Over recent years, a number of factors have come to influence how new overhead lines are planned, designed and built. These factors include the growing need to integrate renewables into the grid, moving as much power as possible along existing corridors and keeping structures as compact as possible. Overlapping these requirements is heightened awareness of safety as well as ensuring that all line components and equipment operate reliably over their expected service lives.
A project in Belgium that INMR visited in late 2016 exemplified how the country’s transmission system operator succeeded in meeting these goals and challenges.
The new double circuit 380 kV line that transports power between the Stevin Substation in Zeebrugge and the Horta Substation near Zomergem is not the type of project that might normally attract much attention. Yet with only 100 towers and covering but 37 km of overhead line along with 10 km of underground cable, it soon became among the most watched T&D projects in Europe. What made the project so interesting is that it offered an excellent example of how a power utility can adapt to meet the challenges faced by most in the electricity supply industry – from helping respond to climate change to dealing with public opposition to new lines and structures. In this context, the processes and solutions used offer an opportunity to study how these types of challenges can be approached and overcome.
Among the main drivers behind the Stevin Project was connecting the Belgian power grid to about 800 MWA coming from existing offshore wind farms and photovoltaic facilities in the country’s north. Another was to link to 1200 MWA of additional power anticipated from new offshore wind generation expected to have come on stream by this year. Other considerations included connecting to the 1000 MW Nemo Link with the United Kingdom as well as meeting increased demand for power in the developing port city of Zeebrugge.
Against the backdrop of these requirements, Belgium’s TSO, Elia, had to obtain approval to build a new line in a small, densely populated country where, like elsewhere across Europe, there is strong public resistance to new overhead lines. In the end, the solution adopted involved re-using towers along a 16 km long existing corridor, laying 10 km of underground XLPE cable and building 21 km of new compact structures that employ pivoting and non-pivoting assemblies of composite insulators. As compensation for obtaining the necessary approvals, Elia dismantled 53 km of existing 150 kV line running through the same corridor and also placed 35 km of formerly 150 kV overhead line underground.
The Stevin Project also saw broad application of GIL and GIS technologies with the goal of reducing the footprint of new substations while also allowing them to better integrate into their surrounding landscapes. For example, the Horta Substation helps manage flux at this node in the network and marks one end of the new line. Like all new substations built these days in Belgium, it has been equipped almost entirely with composite insulators. The only application for porcelain is as station posts. The decision to require only composite housings for equipment was driven not by cost or pollution concerns but rather by safety considerations as well as reducing risk of collateral damage from explosive failures, such as occurred on current transformers in 2014 and again in 2016.
While the first section of the new line going to Eeklo Substation re-used existing structures that resemble those along an adjoining 380 kV interconnection with France (see Fig. 2), there are important differences. For example, it has been fully retrofitted with high temperature low sag (HTLS) conductor of 36.8 mm diameter compared to the previous 32.4 mm standard conductor. This changeover allows the line to operate at up to 150°C – double the normal maximum in Belgium. But it also created increased mechanical loads that required reinforcing cross-arms and structural members on 21 tangent towers and also replacing 8 of the previous angle towers. Elia engineers reported that they want to build up experience with these conductors with the goal of eventually applying them elsewhere on their network. However, to mitigate risk they chose to work with two different suppliers to allow relative performance to be compared. Elia is now among the world’s main users of HTLS conductor.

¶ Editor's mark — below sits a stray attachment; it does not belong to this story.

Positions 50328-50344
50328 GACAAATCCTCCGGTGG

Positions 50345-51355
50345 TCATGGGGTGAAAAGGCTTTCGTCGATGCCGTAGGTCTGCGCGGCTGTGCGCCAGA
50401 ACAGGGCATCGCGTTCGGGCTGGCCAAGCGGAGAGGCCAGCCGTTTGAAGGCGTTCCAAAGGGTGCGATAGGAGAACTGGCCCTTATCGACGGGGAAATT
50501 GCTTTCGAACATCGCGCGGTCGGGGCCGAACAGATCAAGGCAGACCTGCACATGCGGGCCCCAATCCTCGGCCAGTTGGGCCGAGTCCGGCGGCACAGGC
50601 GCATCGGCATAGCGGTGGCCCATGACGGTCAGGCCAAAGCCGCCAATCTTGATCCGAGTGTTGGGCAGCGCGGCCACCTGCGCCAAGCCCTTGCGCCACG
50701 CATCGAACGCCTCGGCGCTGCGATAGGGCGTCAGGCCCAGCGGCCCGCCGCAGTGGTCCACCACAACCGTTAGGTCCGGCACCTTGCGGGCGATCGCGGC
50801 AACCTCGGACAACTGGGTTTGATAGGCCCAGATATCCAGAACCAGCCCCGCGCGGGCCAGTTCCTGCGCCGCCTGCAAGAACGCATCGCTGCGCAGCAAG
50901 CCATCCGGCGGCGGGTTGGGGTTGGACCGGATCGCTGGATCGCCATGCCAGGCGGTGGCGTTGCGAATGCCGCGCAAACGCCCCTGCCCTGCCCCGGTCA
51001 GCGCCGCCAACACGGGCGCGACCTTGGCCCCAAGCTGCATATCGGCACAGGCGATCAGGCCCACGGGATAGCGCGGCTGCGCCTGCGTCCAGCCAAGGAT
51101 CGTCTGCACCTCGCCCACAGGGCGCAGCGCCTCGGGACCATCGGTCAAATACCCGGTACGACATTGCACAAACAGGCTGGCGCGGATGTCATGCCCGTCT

Elia utilizes both aluminum conductor composite core (ACCC) and aluminum conductor polymer reinforced (ACPR) types, which carry similar price. For example, ACCC was installed two years ago on a 400 kV interconnection with the Netherlands and was also used on a new 12 km line to Germany. The technical characteristics of these conductors are a bit different and feedback will therefore be solicited from contractors in regard to comparative installation times as well as any difficulties encountered. This will help Elia determine all cost elements for each type, apart from only acquisition cost. Evolution of sag on certain spans will also be measured to see how each conductor type behaves in service.
Another important change on the section of line between Horta and Eeklo Substations is in the insulation. While Belgium has traditionally been a user of glass strings, all insulators here are silicone composite type. One of the main drivers in this case was acquisition cost and indeed the new tension and suspension strings proved to be about half the price of glass alternatives. In spite of such savings when changing over to composite strings, engineers note that they will have to monitor whether or not their life cycle costs prove to be advantageous as well.
The nearby Eeklo Substation is connected to Horta by one 380 kV circuit that was energized in May 2016. The second circuit from Horta bypasses Eeklo and connects to the van Maerlant Substation that marks the start of a 10 km section of underground cable. Eeklo served as the principal construction hub for the overhead line segment of the project. Equally important, it was a center to ensure that all construction personnel were made familiar with the new components and followed the same procedures when handling and installing them.